On 12 April 2023, the ACCC affirmed its support for significant reforms to Australia’s merger control regime. In a speech to the National Press Club, Chair Gina Cass-Gottlieb said in her first year as Chair she has observed first-hand the challenges with the current merger regime settings in Australia’s Competition and Consumer Act 2010 (Cth) (CCA) and considers that changes are required, based on three key factors that the ACCC asserts exist under the current voluntary and non-suspensory model:

  • Alleged high levels of market concentration.
  • Alleged lack of cooperation by merger parties in informal clearance process.
  • Alleged underenforcement against anticompetitive mergers.

What is the ACCC proposing?

The ACCC’s suggested reforms are currently under consideration by the Commonwealth government, and will be subject to legislative amendments, the terms of which are yet to be released.

The ACCC’s proposals have two key reform planks:

1. Process elements: The ACCC proposes to introduce a mandatory and suspensory notification system with the following elements:

  • Mandatory notification above certain thresholds. While proposed threshold terms have not yet been identified, Chair Cass-Gottlieb said the thresholds could be based on the size of the proposed transaction, the size of the acquired business globally and/or within Australia, or a combination of these factors.
  • Call in power below thresholds. The ACCC would have a “call in” power to formally review acquisitions that fall below the thresholds but “still raise competition concerns”.  This will mean parties still have to self-assess risk of intervention and need for ACCC engagement below this level.
  • Suspensory. Transactions would not be able to complete until clearance granted.
  • Notification waivers available for non-contentious acquisitions.
  • Upfront notifications. Parties would have to file all required information upfront, at time of filing.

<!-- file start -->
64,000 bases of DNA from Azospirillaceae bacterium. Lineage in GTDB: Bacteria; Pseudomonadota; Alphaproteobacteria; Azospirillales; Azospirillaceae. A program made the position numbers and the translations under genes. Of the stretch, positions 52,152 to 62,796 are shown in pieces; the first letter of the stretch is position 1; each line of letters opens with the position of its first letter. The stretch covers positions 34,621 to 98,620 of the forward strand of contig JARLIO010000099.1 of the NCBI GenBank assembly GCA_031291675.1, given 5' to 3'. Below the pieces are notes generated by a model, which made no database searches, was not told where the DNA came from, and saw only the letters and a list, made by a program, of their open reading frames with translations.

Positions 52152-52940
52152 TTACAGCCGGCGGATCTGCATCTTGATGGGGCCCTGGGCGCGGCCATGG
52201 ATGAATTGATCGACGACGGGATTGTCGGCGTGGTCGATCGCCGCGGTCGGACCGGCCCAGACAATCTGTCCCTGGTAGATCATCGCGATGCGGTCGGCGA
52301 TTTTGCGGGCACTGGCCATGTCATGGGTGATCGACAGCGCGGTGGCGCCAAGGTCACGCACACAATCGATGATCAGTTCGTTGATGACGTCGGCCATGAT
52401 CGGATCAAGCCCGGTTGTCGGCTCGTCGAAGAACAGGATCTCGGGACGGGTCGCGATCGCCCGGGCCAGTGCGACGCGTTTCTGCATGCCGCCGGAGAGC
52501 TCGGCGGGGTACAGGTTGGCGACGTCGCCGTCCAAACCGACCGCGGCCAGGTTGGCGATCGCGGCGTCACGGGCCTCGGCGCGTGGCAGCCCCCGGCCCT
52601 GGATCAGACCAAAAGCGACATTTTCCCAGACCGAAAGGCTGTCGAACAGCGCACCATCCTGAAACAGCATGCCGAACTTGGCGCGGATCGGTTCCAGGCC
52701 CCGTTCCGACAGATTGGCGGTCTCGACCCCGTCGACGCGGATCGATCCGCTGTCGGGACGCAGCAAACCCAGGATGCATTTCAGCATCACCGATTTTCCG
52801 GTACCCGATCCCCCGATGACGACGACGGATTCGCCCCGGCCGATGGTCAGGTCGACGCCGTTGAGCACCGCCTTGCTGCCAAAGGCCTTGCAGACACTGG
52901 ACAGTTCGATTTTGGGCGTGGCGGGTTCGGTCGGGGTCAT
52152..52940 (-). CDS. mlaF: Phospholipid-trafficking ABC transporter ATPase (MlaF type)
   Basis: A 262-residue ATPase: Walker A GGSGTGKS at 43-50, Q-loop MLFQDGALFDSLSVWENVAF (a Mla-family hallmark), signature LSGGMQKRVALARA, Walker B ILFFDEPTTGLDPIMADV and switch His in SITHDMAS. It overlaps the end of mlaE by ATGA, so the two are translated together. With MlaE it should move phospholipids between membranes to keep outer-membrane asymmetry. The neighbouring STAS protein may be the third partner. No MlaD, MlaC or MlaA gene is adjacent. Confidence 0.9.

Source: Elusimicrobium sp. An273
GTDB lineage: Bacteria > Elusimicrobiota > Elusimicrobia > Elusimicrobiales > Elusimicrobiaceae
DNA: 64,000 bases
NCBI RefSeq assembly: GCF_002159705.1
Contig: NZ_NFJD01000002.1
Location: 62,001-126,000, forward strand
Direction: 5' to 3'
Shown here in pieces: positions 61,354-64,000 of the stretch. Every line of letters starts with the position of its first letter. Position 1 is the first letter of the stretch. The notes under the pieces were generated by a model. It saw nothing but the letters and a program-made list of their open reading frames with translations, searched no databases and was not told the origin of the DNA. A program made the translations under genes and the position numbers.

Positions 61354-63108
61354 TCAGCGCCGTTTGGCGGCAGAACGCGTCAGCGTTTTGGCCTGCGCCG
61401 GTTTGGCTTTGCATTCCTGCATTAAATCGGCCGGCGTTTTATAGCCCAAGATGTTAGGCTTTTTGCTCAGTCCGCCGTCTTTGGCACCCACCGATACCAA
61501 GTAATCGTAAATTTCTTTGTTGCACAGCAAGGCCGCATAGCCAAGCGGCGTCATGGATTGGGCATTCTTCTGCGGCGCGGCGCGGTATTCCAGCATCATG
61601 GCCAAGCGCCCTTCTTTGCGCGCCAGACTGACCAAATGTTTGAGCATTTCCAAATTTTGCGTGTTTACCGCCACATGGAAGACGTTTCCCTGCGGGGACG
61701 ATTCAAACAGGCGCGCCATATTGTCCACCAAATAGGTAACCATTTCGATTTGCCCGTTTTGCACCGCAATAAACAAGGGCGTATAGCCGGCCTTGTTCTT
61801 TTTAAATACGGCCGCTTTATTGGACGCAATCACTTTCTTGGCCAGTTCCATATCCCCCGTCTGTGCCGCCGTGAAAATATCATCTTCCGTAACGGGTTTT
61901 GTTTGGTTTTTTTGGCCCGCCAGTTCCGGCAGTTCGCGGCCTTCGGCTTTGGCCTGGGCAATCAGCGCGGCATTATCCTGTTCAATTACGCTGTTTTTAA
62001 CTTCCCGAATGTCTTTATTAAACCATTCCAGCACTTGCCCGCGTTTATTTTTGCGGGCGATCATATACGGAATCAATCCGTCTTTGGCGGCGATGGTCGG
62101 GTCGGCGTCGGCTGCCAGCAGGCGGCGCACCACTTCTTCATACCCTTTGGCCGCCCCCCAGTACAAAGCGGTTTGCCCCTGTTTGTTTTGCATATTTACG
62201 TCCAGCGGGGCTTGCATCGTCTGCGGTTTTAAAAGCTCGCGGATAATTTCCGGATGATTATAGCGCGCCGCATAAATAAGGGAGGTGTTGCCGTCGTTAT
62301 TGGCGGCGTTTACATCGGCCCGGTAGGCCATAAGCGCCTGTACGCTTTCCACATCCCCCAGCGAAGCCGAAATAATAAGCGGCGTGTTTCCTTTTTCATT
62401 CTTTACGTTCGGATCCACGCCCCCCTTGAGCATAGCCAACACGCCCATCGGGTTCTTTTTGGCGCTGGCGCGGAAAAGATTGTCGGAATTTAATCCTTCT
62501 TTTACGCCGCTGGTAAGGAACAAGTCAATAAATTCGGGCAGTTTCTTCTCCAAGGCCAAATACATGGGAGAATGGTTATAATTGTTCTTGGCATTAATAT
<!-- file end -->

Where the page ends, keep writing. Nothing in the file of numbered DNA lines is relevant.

• Tribunal Review. Australian Competition Tribunal (Tribunal) review of ACCC decisions would be available.
  • Limited recourse to Court. Parties could still go to Court to obtain a declaration that the transaction does not breach the CCA or apply for judicial review of the Tribunal decision.  
  • Onus of proof. The ACCC or the Tribunal on review would not be able to clear a merger unless they were “positively satisfied” that it would not breach the CCA.

2. Changes to the substantive merger test: The ACCC is proposing the following key reforms to the merger test:

  • A “second-stage” public benefit-based test: If the parties were not able to satisfy the ACCC that the merger did not have anticompetitive effects, parties could then seek approval on public benefit grounds.
  • Expansion of the prohibition on mergers. The statutory prohibition would be expanded to prohibit not only mergers that substantially lessen competition, but also to prohibit mergers that entrench, materially increase, or materially extend a position of substantial market power.
  • Updating the merger factors that are considered when assessing whether a merger is anticompetitive to include:
    • the loss of actual or potential competitive rivalry;
    • increased access to, or control of data, technology or other significant assets;
    • whether the acquisition is part of a series of relevant acquisitions; 
    • whether the acquisition entrenches or extends a position of substantial market; and
    • the impact of a merger on structural conditions, such as the height of barriers to entry that result from the merger.

Of course, the devil will be in the legislative detail. Chair Cass-Gottlieb confirmed that the ACCC has provided a paper to Treasury on its proposals for merger reform. The ACCC is awaiting Treasurer Jim Chalmers’ views.

We will be sharing our deeper analysis and insights soon. Stay tuned.